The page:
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In Pakistan, flood-proof houses give hope against climate change

September 13, 2023 at 5:18 pm

Two men stand in the doorway of a newly built, flood-resistant house in Pakistan’s Sindh province [wikimedia]

Prem Kumar was one of the countless Pakistanis whose homes were washed away by unprecedented floods that left behind a trail of death and destruction in a third of the country last year.

Swirling floodwaters destroyed houses and farmlands in his Ram Nagar village, nestled in the suburbs of Tando Allahyar, a district in the southern Sindh province, forcing hundreds to flee and spend weeks in makeshift tents.

But only a few kilometres away, people in the village of Pomo were largely unaffected by the catastrophe that claimed over 1,700 lives and inflicted an estimated loss of $32 billion on Pakistan’s already faltering economy.

Located some 200 kilometres (124 miles) from the country’s commercial capital, Karachi, Pomo was picked for the construction of 70 pilot settlements in 2018, under a pioneering project that aims to construct 1 million flood-proof bamboo houses in lower Sindh, a term used to designate districts located along the southern bank of the mighty Indus River.

The flagship project, turbo-charged by the year’s unprecedented floods, is the brainchild of Yasmeen Lari, the country’s first certified female architect.

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Nearly 4,000 rain and flood-resistant bamboo houses have, so far, been constructed after the 2022 floods, primarily in the districts of Mirpur Khas, Tando Allahyar and Matyari.

These elevated houses are safe from the rushing water, while their bamboo structures – pierced deep into the ground – help them bear the force of wind and water.

“This is indeed a huge task. Making a million houses (for a non-governmental organisation) is not like a walk in the park,” Lari, 82, told Anadolu.

“The idea is not only to provide the families with zero-carbon houses, but also to make them self-dependent.”

The beneficiaries are also learning to grow vegetables and trees, rear chickens and breed fish in water tanks to earn livelihoods.

To further fortify these rural communities against the ravages of climate change, various “flood mitigation measures” are also being carried out simultaneously, including laying down barriers of forests, bamboo rows, aquifer wells and porous pavements.

Spurred by the massive 2005 earthquake in Pakistan-administered Kashmir and the heavy floods of 2010 and 2011, Lari has long been campaigning for a “carbon and waste free” Pakistan.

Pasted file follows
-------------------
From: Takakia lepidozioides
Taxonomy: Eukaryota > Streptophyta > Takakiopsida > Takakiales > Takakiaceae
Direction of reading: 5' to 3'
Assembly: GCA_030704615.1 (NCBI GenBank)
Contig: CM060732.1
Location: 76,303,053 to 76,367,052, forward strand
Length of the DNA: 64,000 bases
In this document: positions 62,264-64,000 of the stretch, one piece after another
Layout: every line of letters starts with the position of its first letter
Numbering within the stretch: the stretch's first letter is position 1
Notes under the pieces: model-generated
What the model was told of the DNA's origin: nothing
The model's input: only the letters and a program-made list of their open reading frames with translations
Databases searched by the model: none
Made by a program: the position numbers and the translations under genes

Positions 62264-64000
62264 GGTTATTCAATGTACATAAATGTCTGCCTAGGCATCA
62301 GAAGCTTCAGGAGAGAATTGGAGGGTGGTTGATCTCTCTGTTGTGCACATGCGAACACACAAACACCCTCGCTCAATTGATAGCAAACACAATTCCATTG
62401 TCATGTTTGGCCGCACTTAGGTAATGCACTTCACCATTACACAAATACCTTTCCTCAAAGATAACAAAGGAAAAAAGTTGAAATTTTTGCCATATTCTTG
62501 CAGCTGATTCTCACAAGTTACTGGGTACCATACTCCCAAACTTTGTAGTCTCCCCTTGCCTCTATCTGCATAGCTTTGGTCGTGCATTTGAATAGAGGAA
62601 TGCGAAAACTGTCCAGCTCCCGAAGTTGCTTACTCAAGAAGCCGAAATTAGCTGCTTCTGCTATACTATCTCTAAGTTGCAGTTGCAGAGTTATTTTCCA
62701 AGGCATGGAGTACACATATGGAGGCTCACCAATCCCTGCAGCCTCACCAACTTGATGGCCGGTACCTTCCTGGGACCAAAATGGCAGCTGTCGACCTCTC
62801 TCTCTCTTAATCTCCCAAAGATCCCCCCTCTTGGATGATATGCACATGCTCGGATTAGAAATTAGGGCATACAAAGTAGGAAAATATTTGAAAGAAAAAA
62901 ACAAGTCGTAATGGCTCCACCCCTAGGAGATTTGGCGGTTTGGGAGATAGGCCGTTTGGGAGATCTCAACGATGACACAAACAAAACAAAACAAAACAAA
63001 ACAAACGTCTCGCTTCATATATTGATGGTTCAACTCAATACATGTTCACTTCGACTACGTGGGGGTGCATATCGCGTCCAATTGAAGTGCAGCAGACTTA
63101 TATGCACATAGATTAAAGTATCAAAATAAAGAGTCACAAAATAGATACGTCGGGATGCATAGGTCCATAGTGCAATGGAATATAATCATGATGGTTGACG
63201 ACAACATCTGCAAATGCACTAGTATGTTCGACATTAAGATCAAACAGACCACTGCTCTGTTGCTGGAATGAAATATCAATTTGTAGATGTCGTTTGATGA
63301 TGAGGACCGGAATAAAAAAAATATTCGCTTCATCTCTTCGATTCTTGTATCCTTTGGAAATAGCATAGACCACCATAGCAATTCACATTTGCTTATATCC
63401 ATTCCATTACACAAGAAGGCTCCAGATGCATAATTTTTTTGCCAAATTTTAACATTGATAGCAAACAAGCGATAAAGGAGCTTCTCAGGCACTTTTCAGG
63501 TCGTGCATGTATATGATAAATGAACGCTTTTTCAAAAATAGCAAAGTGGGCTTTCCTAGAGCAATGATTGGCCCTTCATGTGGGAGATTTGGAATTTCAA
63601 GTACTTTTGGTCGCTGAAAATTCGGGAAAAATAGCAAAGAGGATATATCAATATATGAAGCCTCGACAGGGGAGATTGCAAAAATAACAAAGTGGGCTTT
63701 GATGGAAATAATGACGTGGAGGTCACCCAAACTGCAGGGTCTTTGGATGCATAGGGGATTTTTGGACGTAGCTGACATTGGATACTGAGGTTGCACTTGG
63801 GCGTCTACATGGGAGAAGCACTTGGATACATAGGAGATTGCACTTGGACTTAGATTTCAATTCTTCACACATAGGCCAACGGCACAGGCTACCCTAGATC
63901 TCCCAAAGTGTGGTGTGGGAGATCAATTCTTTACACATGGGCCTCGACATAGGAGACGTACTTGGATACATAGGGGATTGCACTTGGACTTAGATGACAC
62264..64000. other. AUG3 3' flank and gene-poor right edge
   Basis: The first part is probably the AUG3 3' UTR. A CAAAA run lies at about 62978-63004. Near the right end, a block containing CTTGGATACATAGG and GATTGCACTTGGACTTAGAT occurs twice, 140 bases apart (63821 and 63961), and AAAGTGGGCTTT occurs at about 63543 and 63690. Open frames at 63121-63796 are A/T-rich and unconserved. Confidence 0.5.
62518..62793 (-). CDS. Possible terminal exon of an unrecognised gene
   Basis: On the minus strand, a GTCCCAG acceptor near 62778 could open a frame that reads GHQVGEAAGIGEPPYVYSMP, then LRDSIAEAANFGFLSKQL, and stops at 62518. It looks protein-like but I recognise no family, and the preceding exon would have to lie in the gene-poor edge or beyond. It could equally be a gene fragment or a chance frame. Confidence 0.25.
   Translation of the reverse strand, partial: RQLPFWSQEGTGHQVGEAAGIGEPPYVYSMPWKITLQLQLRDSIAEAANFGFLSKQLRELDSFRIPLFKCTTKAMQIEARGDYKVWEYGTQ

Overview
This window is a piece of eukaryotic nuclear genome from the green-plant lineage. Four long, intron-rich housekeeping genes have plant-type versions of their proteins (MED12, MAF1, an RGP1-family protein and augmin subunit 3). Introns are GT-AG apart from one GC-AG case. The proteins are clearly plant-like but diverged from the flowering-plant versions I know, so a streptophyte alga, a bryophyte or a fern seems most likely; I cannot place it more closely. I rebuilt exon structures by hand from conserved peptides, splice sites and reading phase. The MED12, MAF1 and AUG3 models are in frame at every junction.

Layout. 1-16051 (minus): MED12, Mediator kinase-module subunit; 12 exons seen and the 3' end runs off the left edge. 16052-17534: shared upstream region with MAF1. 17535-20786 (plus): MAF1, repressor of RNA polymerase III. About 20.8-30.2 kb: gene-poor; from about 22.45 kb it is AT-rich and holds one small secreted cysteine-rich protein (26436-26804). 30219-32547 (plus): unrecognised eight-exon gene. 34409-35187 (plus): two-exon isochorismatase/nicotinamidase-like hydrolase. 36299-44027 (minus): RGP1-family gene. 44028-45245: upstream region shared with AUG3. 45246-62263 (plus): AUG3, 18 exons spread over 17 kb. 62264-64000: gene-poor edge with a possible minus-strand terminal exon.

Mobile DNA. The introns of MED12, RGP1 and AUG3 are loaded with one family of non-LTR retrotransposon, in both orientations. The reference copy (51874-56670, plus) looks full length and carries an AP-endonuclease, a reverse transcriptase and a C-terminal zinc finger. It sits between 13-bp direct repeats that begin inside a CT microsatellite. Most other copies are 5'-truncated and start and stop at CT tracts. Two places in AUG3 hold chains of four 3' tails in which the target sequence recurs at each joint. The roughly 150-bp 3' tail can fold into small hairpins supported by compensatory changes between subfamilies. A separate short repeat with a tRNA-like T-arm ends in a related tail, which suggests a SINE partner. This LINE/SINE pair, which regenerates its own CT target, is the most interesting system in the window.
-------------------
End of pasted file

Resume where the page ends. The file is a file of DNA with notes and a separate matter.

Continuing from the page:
Her Heritage Foundation of Pakistan has already built thousands of houses from carbon-free materials since 2005.

Pakistan, although it emits less than 1 per cent of the world’s greenhouse gasses, is among the top 10 countries most threatened by climate change.

Over the past two decades, the country has witnessed regular rain-triggered floods and heat waves that are stronger, hotter and more unpredictable.

Joint venture

The Foundation has built over 200 flood-protected houses in Kumar’s village, a huge relief to weary residents grappling with the physical and economic misery regularly inflicted by catastrophic rains and floods.

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“Rebuilding houses after every two to three years has become a new normal here, which not only causes losses in terms of lives and economy, but also forces us to (temporarily) migrate,” Kumar, who works at a local gas station, told Anadolu.

“Rebuilding devours all our savings, apart from the physical and mental pain. We have to take loans for that. But, thank God, this will not be the case now. We will not have to migrate and live in shelters.”

A single flood-proof house – a one-room, elevated unit – costs 42,800 Pakistani rupees (approximately $140). The costs are borne by the Foundation and the families, who are able to pay in different ways.

The bamboo huts are improved versions of the one-room mud houses, locally known as “chaunra” that line the sprawling landscape of Sindh and the adjoining Indian state of Rajasthan.

“We do not buy anything from the market. We simply use materials that are available locally, such as lime, clay, bamboo and thatching,” Naheem Hussain Shah, who oversees the project, told Anadolu.

“It’s a joint venture. We bear the cost of bamboos, thatching and lime, whereas the family works as labourers and gets the clay,” he added.

The cost also includes a water hand pump, which serves eight families in a village, a solar power unit for 12 families, and a toilet that is used by two families.

‘Zero-donor model’

The Foundation has recently launched another model with no external investment for each family to become self-reliant in six months.

Under the project, billed as a “zero-donor model,” the Foundation trains selected community members in various steps to work toward self-reliance.

Known as “barefoot entrepreneurs”, these trainers then go out to teach flood-hit communities, in return for a small fee – 40 rupees per household – earning a monthly income of around 50,000 rupees ($160).

They basically teach local communities how to utilise “untapped resources, whether human resources, natural resources, waste and debris,” said Lari.

They also emphasize “the strength of the community to work together to achieve a better quality of life through their own efforts,” she added.

According to the Foundation, at least 173,000 families benefited from this model from April to August: 120,000 have become food secure, 15,000 have built their own toilets and 10,000 have made their one-room houses.

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